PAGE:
March 26: Flash Fiction Challenge

Written by Charli Mills

Charli Mills, a born buckaroo, makes literary art accessible at She writes about the veteran spouse experience and women forgotten to history.

March 26, 2014

Carrot Ranch Flash FictionLast week’s challenge rounded up seven new stories of flash fiction. Reader responses are holding steady, too. You can read each week’s posted stories in one convenient place on the Carrot Ranch blog or you can read individual posts as they are submitted on the Carrot Ranch Communications Facebook page. If the responses are posted at the writer’s blog, I link to that blog through Twitter, Facebook and Google+. Lots of sharing!

Last week, I looked into the issue of “duplicate content.” A hearty buckaroo “thank you” to a friend and fellow colleague with whom I’ve built websites with for other companies. She helped me interpret the confusing, sometimes contradictory information about that particular topic in relation to search engine rankings. Carrot Ranch is compiling submissions for the ease of readership and includes link-backs to submitting blogs. We feel that this is acceptable.

However, if you are concerned about duplicate content, simply respond in the comments! In fact, several of our writers do just that. If you have a blog, a link-back can still be included in the compilation or FB page listing. This is meant to be creative fun for both writers and readers. We aren’t selling or buying anything here. It’s an opportunity for writers to practice craft within a supportive, friendly environment and for readers to discover and interact with new talent.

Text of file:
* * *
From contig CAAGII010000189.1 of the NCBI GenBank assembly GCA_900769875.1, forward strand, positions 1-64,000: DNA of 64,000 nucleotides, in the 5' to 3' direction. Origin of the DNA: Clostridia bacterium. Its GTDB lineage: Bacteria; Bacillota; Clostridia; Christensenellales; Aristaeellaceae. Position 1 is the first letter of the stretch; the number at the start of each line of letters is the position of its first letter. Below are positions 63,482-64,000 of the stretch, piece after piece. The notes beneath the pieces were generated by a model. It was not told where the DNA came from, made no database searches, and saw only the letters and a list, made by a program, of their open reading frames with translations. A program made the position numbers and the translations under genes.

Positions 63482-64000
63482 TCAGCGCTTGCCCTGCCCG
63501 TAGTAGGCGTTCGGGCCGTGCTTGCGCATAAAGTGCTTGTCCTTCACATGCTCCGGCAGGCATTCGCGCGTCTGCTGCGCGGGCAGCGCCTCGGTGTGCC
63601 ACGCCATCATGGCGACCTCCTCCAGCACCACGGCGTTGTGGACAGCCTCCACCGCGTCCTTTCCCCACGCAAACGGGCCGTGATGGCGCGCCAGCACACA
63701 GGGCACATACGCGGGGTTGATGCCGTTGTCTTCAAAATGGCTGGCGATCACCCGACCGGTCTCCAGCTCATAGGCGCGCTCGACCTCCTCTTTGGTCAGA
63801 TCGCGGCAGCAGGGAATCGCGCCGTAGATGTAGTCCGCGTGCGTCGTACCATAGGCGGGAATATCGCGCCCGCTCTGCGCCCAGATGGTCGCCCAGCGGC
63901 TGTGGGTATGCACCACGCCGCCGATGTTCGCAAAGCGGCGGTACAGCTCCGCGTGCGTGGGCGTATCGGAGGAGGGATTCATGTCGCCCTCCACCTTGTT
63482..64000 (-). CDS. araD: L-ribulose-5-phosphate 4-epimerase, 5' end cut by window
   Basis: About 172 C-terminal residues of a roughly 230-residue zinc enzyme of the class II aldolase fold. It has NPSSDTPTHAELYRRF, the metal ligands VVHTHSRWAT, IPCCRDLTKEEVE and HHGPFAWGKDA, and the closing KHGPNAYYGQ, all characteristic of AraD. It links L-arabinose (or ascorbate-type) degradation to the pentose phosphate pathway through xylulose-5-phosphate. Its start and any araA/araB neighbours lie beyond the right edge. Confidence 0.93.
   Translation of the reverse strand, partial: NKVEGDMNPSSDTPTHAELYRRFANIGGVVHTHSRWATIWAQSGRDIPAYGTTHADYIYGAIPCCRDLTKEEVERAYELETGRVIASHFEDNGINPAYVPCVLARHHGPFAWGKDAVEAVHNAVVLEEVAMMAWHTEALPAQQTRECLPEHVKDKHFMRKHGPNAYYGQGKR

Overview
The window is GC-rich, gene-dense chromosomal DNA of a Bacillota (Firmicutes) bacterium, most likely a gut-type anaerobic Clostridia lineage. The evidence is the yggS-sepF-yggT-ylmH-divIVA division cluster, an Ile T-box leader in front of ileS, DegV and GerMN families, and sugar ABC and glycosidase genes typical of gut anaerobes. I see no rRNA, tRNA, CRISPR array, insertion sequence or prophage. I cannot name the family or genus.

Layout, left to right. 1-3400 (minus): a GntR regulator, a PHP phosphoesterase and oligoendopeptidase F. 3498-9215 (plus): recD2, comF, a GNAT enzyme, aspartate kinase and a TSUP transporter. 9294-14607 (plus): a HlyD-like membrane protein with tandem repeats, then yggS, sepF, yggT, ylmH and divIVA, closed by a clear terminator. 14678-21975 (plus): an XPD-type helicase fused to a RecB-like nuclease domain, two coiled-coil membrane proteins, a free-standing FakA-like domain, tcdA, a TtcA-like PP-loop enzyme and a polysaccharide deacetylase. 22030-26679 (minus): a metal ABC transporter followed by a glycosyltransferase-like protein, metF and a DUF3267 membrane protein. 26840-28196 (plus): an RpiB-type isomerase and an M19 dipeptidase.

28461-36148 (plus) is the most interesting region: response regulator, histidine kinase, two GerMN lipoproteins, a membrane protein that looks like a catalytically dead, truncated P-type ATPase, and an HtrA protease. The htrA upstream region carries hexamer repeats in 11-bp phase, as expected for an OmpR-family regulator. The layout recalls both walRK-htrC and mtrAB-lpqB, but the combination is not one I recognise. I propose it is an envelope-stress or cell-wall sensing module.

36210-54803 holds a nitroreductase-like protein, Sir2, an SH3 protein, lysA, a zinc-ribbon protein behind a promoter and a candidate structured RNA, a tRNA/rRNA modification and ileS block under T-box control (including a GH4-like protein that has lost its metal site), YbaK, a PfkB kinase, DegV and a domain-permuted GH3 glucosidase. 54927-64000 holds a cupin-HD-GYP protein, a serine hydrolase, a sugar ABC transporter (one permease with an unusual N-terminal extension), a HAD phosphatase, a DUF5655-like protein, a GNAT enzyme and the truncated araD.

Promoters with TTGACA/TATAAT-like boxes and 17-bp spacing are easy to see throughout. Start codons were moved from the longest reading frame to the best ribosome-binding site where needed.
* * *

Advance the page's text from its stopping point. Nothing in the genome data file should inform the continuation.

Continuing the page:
So, that’s house-keeping for the week–appropriate as it’s the season of spring cleaning.

Each week, I also want to include something practical for writers whether its a tip for flash or a place to submit writing. We all know that writers have to write. If you play piano, the more you practice, the better you get. Same with writing. You can think of writing flash fiction as playing scales. Or it can be the beginning riff of a new song you compose. Several readers have responded to flash fiction saying, “I want to read more of the story!” Your flash can develop into a new project for you.

What kind of project? Well, here’s one I’m excited about and according to social media hits, so are a lot of other writers: the Amtrak Residency. Between March 17, 2014 and March 31, 2015, Amtrak will select up to 24 writers for a train-ride residency. How cool is that? Selection is on a rolling basis, so there is no “deadline” per say, but the earlier you apply, horse-sense says the better.

Yet, some writers don’t like one of the terms. Whatever you submit in your application, Amtrak will retain the right to use that content. What this means is that Amtrak wants to use good content to promote the quality of their program. Just be thoughtful about what you submit. For example, if you’d like to use the residency to work on your novel, don’t actually submit pages from your novel. Submit a well-crafted short story or essay. And how do you get an idea for writing such? Practice flash fiction weekly! See, it has it’s benefits.

Okay, onto the prompt. The wind is moaning like a gang of ghosts today, reverberating through my office windows. Wind can be pact with emotion–it can feel haunting or exciting. It can recall memories or stimulate the imagination. Wind is our prompt, today.

March 26, 2014 prompt: In 99 words (no more, no less) write a story that includes the phrase, “It’s just the wind.” Respond by noon (PST) Tuesday, April 1 to be included in the compilation. May your writing lead to happy trails! (Or an Amtrak train ride.)